Smethwick in the 1964 general election
The West Midlands constituency of Smethwick gained national media coverage in the 1964 general election when Peter Griffiths of the Conservative Party gained the seat against the national trend amidst allegations of racism.
After the Second World War, Smethwick attracted a significant number of immigrants from Commonwealth countries, the largest ethnic group being Sikhs from the Punjab in India. There was also a background of factory closures and a growing waiting list for local council accommodation. Griffiths ran a campaign critical of the opposition's, and the government's, immigration policies.
The Conservatives were widely reported as using the slogan "if you want a nigger for a neighbour, vote Labour." Though the Conservatives claimed that these posters were the work of far right groups, Griffiths was quoted as saying "I should think that is a manifestation of popular feeling. I would not condemn anyone who said that."
The 1964 General Election had involved a nationwide swing to the Labour Party which had resulted in the party gaining a narrow five seat majority. However, in Smethwick, the Conservative candidate, Peter Griffiths gained the seat and unseated the sitting Labour MP, Patrick Gordon Walker, who had been the Shadow Foreign Secretary for a year and a half before the election. Griffiths did, however, poll 436 votes less in 1964 than when he stood unsuccessfully for the Smethwick seat in 1959:
|General Election 1964: Smethwick|
|Labour||Patrick Gordon Walker||14,916||42.6||−12.1|
|Independent||Dudley Trevor Davies||262||0.8||N/A|
|Conservative gain from Labour||Swing||−7.2|
Figures nevertheless show that votes for Labour's Patrick Gordon Walker had been in decline from the 1950 General Election onwards, culminating in this 1964 defeat by Peter Griffiths. See Smethwick (UK Parliament constituency) for details.
Following the election result, a British sect of the Ku Klux Klan was formed, and Black and Minority Ethnic residents in the area had burning crosses shoved through their letterboxes. Peter Griffiths was declared "a parliamentary leper" by Harold Wilson, the new Prime Minister. Griffiths, in his maiden speech to the Commons, pointed out what he believed were the real problems the constituency faced, including factory closures and over 4,000 families awaiting council accommodation. Patrick Gordon Walker subsequently lost the Leyton by-election, 1965, in a usually safe Labour seat, and the election result meant that Malcolm X would visit Smethwick to show solidarity with the black and minority ethnic communities in the area (in particular, the black and Asian community). Nine days after he visited Marshall Street, Malcolm X was shot dead in New York.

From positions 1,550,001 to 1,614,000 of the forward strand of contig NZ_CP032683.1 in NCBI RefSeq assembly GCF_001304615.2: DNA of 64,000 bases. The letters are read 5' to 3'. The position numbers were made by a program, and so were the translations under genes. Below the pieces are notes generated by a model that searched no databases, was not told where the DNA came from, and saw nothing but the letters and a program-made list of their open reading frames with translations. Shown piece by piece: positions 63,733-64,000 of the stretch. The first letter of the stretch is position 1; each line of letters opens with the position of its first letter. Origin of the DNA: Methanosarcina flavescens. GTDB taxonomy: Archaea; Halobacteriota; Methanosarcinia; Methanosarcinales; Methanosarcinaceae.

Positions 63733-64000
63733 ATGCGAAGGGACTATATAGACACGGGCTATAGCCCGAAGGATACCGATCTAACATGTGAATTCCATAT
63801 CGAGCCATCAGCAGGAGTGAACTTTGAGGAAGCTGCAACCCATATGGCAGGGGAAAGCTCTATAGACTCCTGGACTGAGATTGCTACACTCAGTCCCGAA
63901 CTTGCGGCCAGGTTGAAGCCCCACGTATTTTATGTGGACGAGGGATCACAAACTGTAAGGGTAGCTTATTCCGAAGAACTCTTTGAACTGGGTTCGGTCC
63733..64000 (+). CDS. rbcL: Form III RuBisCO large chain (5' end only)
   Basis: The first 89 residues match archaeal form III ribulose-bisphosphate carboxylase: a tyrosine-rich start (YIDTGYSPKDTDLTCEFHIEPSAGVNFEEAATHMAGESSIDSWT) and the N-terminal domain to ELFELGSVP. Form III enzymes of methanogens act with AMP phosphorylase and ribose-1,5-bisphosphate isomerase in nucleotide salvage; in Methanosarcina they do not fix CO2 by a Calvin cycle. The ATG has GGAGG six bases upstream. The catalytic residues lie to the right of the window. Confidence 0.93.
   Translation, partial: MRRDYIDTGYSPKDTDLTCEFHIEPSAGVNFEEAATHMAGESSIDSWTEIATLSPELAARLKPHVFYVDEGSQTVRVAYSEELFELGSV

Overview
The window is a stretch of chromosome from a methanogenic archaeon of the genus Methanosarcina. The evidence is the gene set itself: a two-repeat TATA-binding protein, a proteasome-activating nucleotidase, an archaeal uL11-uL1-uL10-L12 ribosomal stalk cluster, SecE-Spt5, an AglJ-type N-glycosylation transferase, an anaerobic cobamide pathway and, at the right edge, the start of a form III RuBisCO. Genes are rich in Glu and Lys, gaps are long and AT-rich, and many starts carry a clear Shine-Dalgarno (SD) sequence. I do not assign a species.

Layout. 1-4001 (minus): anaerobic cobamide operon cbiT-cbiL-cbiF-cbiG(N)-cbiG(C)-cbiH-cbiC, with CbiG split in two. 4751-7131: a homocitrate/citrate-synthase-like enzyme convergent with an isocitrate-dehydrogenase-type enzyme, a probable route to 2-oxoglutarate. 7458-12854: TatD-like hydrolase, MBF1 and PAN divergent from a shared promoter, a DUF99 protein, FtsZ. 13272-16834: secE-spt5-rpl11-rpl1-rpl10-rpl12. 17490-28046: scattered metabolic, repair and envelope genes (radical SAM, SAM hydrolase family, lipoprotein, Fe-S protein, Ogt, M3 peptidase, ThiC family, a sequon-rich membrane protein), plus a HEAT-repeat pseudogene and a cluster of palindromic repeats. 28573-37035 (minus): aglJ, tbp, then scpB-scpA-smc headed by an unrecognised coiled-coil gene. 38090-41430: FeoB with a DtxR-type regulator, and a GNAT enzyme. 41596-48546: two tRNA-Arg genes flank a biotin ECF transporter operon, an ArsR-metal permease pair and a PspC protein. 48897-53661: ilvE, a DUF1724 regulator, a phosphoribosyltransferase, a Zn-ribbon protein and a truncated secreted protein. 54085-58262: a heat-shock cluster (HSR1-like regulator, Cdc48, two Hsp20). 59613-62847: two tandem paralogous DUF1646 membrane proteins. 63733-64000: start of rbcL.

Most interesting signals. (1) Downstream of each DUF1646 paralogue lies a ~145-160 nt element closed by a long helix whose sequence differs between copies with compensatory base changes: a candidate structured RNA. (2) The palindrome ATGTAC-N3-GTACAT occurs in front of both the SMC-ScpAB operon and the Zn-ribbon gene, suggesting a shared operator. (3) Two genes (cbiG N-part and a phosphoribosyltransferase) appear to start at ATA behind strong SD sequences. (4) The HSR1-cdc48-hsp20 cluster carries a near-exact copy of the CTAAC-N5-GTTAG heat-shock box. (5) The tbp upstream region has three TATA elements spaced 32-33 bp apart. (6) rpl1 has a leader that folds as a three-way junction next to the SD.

An official policy of racial segregation was also put into place in Smethwick's housing allocation, with houses on Marshall Street in Smethwick being let only to white British residents. The Tory-led and fully white British council decided to buy vacant houses to prevent "coloureds" from buying the houses, claiming the area had been "completely taken over by immigrants".
The actions taken have been described as "ugly Tory racism" which "killed rational debate about immigration". However, colour bars were then common preventing non-whites from using facilities. The Labour club in Smethwick operated one, as did the local Sandwell Youth Club, which was run by one of the town's Labour councillors.
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